Do we still have a 'that's beneath me' mentality?
MIKE Lake's Soapbox ("Who is to blame for the economic mess we are in? It is not the migrants", Monday, January 28) raised interesting points about migrants and the "knock-on" effects on our lives in Derby.
How come one sees many hand car-washers who are non-British? Have we no British youngsters capable of doing the same? Is it because they are entitled to benefits? Perhaps by reducing the benefits culture, we may restore personal pride and get them thinking more carefully about surviving by washing cars. Or do we still have a British "but that's beneath me" mentality?
I would ask anyone who doubts our British attitude to work, to look no further than the benefit claimant statistics by ethnicity, and note that those of Chinese origin are the lowest in number. For them, the traditional work ethic is deeply engrained. In the US, those who try to work no matter what are treated respectfully, unlike those who won't or don't.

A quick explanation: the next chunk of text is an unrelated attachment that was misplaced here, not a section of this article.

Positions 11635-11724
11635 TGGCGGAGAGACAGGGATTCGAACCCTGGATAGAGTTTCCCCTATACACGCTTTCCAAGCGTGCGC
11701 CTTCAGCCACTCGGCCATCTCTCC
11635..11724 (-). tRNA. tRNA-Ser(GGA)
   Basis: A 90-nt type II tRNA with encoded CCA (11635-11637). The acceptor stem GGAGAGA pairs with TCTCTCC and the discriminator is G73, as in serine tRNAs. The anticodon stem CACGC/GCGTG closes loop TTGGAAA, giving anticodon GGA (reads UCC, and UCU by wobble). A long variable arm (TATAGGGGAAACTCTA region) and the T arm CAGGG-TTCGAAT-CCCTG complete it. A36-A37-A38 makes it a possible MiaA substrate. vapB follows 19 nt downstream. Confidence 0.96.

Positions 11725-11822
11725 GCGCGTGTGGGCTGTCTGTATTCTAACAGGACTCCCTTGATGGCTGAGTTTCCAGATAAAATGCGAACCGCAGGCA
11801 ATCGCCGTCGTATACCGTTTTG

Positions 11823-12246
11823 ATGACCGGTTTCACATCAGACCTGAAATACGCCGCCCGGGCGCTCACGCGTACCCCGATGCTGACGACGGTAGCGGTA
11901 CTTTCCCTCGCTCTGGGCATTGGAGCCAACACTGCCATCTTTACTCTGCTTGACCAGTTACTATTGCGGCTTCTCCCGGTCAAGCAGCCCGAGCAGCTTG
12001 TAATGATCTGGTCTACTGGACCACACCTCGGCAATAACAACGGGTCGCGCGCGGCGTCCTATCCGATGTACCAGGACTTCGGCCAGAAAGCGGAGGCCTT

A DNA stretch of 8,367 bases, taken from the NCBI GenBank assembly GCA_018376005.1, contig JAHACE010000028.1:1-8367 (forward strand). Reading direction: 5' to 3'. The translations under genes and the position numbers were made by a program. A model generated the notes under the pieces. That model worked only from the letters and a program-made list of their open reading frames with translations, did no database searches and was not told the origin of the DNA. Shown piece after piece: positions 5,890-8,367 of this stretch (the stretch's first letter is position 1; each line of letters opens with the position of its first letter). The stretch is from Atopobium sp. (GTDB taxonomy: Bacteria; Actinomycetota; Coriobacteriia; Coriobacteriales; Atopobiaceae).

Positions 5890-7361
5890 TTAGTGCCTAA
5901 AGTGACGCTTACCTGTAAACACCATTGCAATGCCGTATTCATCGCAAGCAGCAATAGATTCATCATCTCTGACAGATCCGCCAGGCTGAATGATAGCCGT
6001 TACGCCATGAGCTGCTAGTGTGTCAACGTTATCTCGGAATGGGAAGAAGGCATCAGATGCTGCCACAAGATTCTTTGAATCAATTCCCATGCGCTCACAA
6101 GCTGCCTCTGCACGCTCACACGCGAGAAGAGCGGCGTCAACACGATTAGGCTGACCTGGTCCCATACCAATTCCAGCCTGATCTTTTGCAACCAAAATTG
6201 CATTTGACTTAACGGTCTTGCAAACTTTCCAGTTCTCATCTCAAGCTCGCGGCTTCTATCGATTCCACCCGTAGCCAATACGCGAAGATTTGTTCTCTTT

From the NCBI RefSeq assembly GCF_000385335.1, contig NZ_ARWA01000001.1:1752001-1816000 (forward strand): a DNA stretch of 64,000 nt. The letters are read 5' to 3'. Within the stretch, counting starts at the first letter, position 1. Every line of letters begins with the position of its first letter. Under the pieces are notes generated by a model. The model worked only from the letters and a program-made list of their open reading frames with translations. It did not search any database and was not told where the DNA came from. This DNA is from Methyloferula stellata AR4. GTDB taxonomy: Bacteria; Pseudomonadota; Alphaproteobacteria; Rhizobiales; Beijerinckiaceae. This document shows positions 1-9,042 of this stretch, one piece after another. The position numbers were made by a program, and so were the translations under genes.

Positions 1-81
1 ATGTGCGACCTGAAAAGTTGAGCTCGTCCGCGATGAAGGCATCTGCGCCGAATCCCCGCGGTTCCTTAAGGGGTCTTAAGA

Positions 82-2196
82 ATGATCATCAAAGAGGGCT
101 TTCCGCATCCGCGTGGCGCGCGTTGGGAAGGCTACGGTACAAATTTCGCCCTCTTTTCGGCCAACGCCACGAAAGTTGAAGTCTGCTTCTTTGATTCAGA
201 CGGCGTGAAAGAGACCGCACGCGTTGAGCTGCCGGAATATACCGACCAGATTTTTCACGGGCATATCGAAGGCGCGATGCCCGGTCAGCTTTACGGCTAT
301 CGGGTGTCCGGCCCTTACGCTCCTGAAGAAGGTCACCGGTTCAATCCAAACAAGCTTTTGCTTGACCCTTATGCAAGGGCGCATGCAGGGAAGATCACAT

As someone who had one full-time job in the 1960s and again in the 80s, I took on additional lowly paid part-time work to help make ends meet because I understood that if one had to provide for your family, you had to go out and earn it. That principal still holds good today.
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